A report from Yankees stadium on Sunday (and another Red Sox victory).
I love fooling Yankee fans. Nothing beats doing it over the course of a Red Sox series either. It's like the dieting commercials you see on TV-- you can eat anything you want and still lose weight! It's simple-- wear anything you want without Red Sox paraphernalia on it and cheer as loud as you want for them! It's a guaranteed good time.
On Sunday, a particularly timid and tame group of Yankee fans filed into the section in which I sat. The combination of terrible pitching and losing record was beginning to grate on them-- you could tell. The kids in front of us were bored off of their asses by the fourth-- dumping peanut shells and stabbing holes in the plater's program faces with a pencil. The fans were yelling more at Mets and Rangers fans than they were at blatant Red Sox fans walking in and out of their seats. They were like a lame duck Presidential speech or a long-winded National Anthem rendition. It was as if the fans were ready for April to end rather than looking forward to the game's conclusion.
And with good reason, I suppose. Their Yankees, as has been well documented, are miring themselves in yet another slow start. This April, however, is different for one solitary reason: suspicion. When the Mets were ready to overtake the Braves last year, there was an attitude of, "Well, their due, but I can't pick against the front runners." People knew that the right amount of pitching mismatches and lineup adjustments had been made. The Braves were rife for domination, but the "hump" is never easily overtaken.
The stadium was never abuzz-- even in the ninth when Giambi came through with a double, even when Doug Mientkiewicz hit a three run job, and even when Alex Rodriguez came up in critical situations (welcome back Little Momma!). With last year's darling of the staff pitching, the fans were listless, yet unable to boo. They were in a conundrum-- there is no one to blame (injuries being the main reason) and no one to love. No heroes, no goats.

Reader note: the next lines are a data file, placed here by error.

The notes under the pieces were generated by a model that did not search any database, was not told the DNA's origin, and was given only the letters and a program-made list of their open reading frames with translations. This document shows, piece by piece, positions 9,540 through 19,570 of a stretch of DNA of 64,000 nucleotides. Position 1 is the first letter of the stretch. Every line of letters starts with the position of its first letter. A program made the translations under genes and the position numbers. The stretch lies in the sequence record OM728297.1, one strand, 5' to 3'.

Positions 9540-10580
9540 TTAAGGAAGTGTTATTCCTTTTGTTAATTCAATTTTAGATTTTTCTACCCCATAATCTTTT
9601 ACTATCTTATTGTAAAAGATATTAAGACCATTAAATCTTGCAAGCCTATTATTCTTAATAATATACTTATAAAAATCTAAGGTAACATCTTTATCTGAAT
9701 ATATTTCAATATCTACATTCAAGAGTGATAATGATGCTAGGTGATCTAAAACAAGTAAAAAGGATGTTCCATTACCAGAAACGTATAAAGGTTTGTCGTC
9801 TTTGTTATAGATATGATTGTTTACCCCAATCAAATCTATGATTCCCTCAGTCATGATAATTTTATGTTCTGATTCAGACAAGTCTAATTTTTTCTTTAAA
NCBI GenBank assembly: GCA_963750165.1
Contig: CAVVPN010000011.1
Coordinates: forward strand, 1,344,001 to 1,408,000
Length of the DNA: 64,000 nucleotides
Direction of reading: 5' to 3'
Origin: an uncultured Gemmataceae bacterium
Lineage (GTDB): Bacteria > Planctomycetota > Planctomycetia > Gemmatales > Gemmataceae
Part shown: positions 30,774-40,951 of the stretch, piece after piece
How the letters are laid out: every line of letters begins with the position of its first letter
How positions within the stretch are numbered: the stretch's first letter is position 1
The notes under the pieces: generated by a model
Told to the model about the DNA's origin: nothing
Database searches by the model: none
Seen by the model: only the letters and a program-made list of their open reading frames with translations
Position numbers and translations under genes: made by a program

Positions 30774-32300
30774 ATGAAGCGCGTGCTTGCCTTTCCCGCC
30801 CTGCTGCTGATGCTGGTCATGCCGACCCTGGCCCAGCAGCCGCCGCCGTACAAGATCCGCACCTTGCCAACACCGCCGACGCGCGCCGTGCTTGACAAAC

I know their pain. Last year's end of season came at the hands of a healthy Yankee squad versus a patched-together pitching dynamic including detritus from all over (Kyle Snyder?! Starting?!). The leftovers still remaining from last year were a past of the unraveling that could have happened in two innings: Tavarez unraveled in the third (wlks and a HR) and Timlin pitched a shaky eighth: (Jeter's HR and the tying run reaching the on-deck circle). The fact that the series is 5-1 thus far rests on the shoulders of new pitchers on both sides. Last year's domination has no carryover with Diasuke Matsuzaka or Jeff Karstens; Jose Vizcaino or Hideki Okijama. I understand the injuries, and stared from the stands at a team bereft of answers.
That's the biggest fool job on the Yankees this year. The trades of Randy Johnson and Gary Sheffield may have strockpiled arms, but it doesn't plug holes. The Craig Hansens and Manny DelCarmens of the world are always on the cusp of ready. The Julian Tavarez guys are always in between good stretches. The Sean ("Robin Wright") Henns are always struggling to strike out the superstars of the league. All of this on top of inefficiency an d injury. It's the "smart" plan. It's the "hope" plan. When the clutch comes calling, do you want to watch Sheffield hack at a high hard one, or do you want Melky Cabrera or a 65% Damon or a struggling Abreu? I know these questions well.
The doubts are planted, and the Stadium is full of them. Most of all, there is a lifelessness right now. Of course, when I go in May, June and onward, the attitude will change. I'm sure the standings will change. But, more importantly, will the suspicion? The general rumblings are unsure-- as shaky as a Chase Wright fastball over the heart of the plate. The fans are occupied and languid for now. Will they come alive? Right now, apparently, not enough to worry about two guys in regular clothes celebrating right in front of them as Manny rounded the bases or as Alex Cora slid into third safely. Apparently, not enough to stick around while Giambi stood on second with his tenth multi-hit game or as Papelbon stood ready to deliver. Apparently not enough to hide their sneaking suspicions.
All this, and no one even noticed the shit-eating grin on my face. They were fooled, I suppose.